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Total 3; currently 13.
Article8 September 2022
Annalisa Stacchini, Andrea Guizzardi and Michele Costa
The first objective of this study is to analyze visitors’ perceived value of four Italian small areas, that have been granted the European Regional Development Fund’s financing for developing sustainable tourism. The second objective of this ... Read More The first objective of this study is to analyze visitors’ perceived value of four Italian small areas, that have been granted the European Regional Development Fund’s financing for developing sustainable tourism. The second objective of this work is to investigate the influences of socio-demographic and trip-related characteristics on the tourists’ assessments of the main aspects of such destinations, for detecting variables useful for market segmentation and for designing better-targeted marketing actions. These areas host protected natural reserves, historical heritage, rural or mountain traditions, and ways of life, the conservation of which is combined with local economic growth through the development of green, cultural, and slow tourism. Thus, insights on how visitors’ perceived value is configured there might provide hints useful for upgrading the local tourism supply consistently with the United Nations’ Agenda 2030 for sustainable development and the European Green Deal Strategy. Results confirm that the perceived value is a fundamental construct, as it strongly and positively influences satisfaction, intention to recommend, and destination image. The value of sustainable destinations, as perceived by visitors, is mainly based on the affective benefits that sustainable experiences provide, starting from positive social interactions making tourists feel welcomed. The tourist segment valorizing sustainable destinations is mostly composed of old people and low-income travelers, who seek basic services and facilities, as their satisfaction depends mainly on relaxing immersed in pristine nature. Access Full Article
Highlights of SustainabilityVolume 1, Issue 3 (2022)pp. 202–223
Article17 May 2022
Alfred Söderberg
The market share of e-bikes has increased extensively in Europe over the last decade. How this trend will affect the transport system depends to a large extent on the substitution effect which needs to be determined ... Read More The market share of e-bikes has increased extensively in Europe over the last decade. How this trend will affect the transport system depends to a large extent on the substitution effect which needs to be determined in detail to allow projections on the potential of e-cycling as a means to promote sustainable transport systems. Further, little is known about what psychological determinants influence e-bike use, an important topic for policy makers that wish to promote e-cycling. This study aggregates GPS data from two randomised controlled trials in Sweden to determine the effect of e-bike use on travel behaviour. Motives behind e-bike use are investigated within a pathanalytic structural model, based on an expanded theory of planned behaviour. The results reveal that, on average, total cycling increased by 4.5 kilometres per person and day during the trials and its modal share measured in distance increased by 19%. E-bike use was predicted by the intention to bike to work, which in turn mediated the effects of attitudes and self-efficacy on e-cycling. Attitude mediated the indirect effect of personal norm on intention and collective efficacy amplified the effect of self-efficacy on intention. The results show that e-cycling has a large potential to contribute to a sustainable transport system. Policy makers could increase the use of e-bikes by strengthening individuals’ attitudes toward cycling and perceived self-efficacy to e-cycle, by making environmental personal norms more salient and by highlighting collective action in the effort to limit environmental degradation. Access Full Article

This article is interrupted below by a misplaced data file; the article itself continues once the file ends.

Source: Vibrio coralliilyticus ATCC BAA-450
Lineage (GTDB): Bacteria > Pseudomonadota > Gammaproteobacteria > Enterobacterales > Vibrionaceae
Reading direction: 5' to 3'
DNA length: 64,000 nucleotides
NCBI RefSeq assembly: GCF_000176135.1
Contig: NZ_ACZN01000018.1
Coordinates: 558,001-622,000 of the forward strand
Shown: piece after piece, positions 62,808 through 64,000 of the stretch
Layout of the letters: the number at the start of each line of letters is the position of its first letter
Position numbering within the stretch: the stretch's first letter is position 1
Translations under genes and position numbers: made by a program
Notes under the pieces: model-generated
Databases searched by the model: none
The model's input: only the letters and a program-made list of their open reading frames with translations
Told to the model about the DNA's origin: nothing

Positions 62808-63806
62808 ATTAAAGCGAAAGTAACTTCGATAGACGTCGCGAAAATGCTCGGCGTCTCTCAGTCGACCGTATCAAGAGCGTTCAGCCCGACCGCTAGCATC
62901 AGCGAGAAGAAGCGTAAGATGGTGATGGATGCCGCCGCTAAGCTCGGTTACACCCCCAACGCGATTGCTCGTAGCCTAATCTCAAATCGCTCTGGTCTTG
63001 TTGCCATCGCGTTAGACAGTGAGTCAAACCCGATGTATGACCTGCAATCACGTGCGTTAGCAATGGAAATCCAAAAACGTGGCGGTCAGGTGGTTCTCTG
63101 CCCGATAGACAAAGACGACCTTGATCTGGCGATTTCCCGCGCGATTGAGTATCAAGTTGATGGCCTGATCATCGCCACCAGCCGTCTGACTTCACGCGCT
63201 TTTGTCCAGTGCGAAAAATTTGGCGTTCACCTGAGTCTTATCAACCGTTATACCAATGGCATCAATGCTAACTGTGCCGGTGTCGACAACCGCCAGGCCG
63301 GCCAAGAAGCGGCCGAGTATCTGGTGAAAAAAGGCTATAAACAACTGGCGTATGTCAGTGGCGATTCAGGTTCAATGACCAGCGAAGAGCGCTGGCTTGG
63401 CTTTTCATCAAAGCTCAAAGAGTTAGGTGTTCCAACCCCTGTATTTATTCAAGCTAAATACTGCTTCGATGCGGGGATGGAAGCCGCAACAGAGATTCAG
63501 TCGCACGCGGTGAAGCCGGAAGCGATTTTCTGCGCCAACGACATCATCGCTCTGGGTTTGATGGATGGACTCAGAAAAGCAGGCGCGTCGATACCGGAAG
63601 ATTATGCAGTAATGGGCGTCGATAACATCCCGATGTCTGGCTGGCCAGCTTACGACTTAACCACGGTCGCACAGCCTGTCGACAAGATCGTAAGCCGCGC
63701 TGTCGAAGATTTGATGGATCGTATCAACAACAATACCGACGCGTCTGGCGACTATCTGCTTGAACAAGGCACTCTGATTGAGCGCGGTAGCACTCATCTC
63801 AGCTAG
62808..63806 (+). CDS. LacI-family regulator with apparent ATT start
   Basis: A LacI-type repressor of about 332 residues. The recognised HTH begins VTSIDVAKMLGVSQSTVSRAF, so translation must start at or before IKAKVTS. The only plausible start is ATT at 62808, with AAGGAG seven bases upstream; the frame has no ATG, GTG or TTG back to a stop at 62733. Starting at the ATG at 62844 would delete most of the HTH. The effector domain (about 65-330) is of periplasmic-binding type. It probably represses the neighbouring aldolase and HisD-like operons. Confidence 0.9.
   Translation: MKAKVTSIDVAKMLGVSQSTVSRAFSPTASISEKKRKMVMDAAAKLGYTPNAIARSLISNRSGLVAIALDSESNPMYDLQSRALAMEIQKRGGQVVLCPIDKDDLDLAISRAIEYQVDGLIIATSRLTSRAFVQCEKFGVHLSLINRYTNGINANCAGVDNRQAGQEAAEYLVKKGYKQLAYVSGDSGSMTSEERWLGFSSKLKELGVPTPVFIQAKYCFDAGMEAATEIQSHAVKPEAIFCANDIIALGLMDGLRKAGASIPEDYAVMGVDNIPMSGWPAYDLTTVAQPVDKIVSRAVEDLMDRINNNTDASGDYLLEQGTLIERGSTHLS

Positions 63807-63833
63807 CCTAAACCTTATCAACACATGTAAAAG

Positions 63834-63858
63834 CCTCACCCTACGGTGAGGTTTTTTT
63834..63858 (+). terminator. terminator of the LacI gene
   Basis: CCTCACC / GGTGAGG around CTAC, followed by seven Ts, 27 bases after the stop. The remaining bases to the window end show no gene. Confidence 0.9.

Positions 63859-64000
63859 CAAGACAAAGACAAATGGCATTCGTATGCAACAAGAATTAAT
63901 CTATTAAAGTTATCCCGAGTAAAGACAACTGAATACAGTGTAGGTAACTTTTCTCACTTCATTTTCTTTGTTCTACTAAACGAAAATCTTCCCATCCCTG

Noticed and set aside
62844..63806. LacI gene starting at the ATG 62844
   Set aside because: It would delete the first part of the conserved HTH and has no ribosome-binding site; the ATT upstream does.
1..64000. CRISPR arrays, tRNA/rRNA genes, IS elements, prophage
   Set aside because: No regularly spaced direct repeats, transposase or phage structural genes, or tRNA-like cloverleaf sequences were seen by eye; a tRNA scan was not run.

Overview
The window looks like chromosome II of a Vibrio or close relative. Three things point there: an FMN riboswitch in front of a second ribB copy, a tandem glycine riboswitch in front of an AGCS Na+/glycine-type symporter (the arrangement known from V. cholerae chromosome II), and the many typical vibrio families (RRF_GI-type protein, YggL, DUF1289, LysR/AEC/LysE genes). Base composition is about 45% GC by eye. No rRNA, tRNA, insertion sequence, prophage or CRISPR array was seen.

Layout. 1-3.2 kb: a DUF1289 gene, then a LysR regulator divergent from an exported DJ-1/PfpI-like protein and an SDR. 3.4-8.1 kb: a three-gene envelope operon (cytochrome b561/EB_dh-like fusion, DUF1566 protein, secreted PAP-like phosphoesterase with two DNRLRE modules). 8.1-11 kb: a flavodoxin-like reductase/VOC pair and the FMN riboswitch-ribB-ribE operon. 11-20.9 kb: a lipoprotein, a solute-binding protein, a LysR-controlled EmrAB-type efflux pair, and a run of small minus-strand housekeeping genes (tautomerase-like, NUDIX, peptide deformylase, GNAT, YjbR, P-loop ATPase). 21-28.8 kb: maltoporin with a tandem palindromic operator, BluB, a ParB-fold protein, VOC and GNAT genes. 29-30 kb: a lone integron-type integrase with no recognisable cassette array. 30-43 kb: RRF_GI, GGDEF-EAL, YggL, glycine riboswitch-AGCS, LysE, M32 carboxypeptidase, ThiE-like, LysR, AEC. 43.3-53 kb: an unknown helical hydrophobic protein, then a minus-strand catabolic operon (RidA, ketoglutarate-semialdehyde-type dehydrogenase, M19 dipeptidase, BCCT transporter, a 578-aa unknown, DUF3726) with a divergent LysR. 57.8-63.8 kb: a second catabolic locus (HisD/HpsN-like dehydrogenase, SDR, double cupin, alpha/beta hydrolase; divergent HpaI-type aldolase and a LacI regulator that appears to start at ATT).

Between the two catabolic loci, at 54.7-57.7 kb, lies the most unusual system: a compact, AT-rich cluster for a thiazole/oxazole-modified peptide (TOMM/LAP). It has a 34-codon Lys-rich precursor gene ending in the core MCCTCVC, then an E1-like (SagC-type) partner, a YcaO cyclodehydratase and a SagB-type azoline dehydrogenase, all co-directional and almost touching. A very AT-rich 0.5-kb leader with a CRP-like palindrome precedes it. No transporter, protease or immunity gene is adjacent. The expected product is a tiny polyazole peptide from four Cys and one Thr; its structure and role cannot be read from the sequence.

Highlights of SustainabilityVolume 1, Issue 2 (2022)pp. 88–104
Article28 March 2022
Reza Heydari, Mohammad Keshtidar, Haywantee Ramkissoon, Mahdi Esfahani and Ehsan Asadollahi
The aim of this study is to identify the adoption of entrepreneurial behaviours in sports tourism in developing countries. This research is a qualitative study. The systematic method of Strauss and Corbin has been used to ... Read More The aim of this study is to identify the adoption of entrepreneurial behaviours in sports tourism in developing countries. This research is a qualitative study. The systematic method of Strauss and Corbin has been used to analyse the data. Based on the results of in-depth interviews with stakeholders (n = 25), 75 indicators of sports tourism entrepreneurship were identified. Our research findings show that the necessary institutional arrangements in regulatory/legal/administrative dimensions (rule of law, government policies), normative/cultural (social norms, values, and beliefs), cognitive/educational (promotion of elite knowledge, promotion of social knowledge) and guidance measures/supporter (public sector support, private sector support, complementary attraction and information technology) have potential to improve the rate of entrepreneurial behaviours by increasing the ability and willingness of entrepreneurs to take advantage of entrepreneurial opportunities in the field of sports tourism. Our findings suggest that co-actors need to engage in a multi-stakeholder engagement approach to promote the tourism sports industry in developing countries. The existence of a legal, normative, supportive and educational environment may influence the ability and desire of market participants to identify and embrace entrepreneurial opportunities in the sports tourism sector. Access Full Article
Highlights of SustainabilityVolume 1, Issue 2 (2022)pp. 41–53
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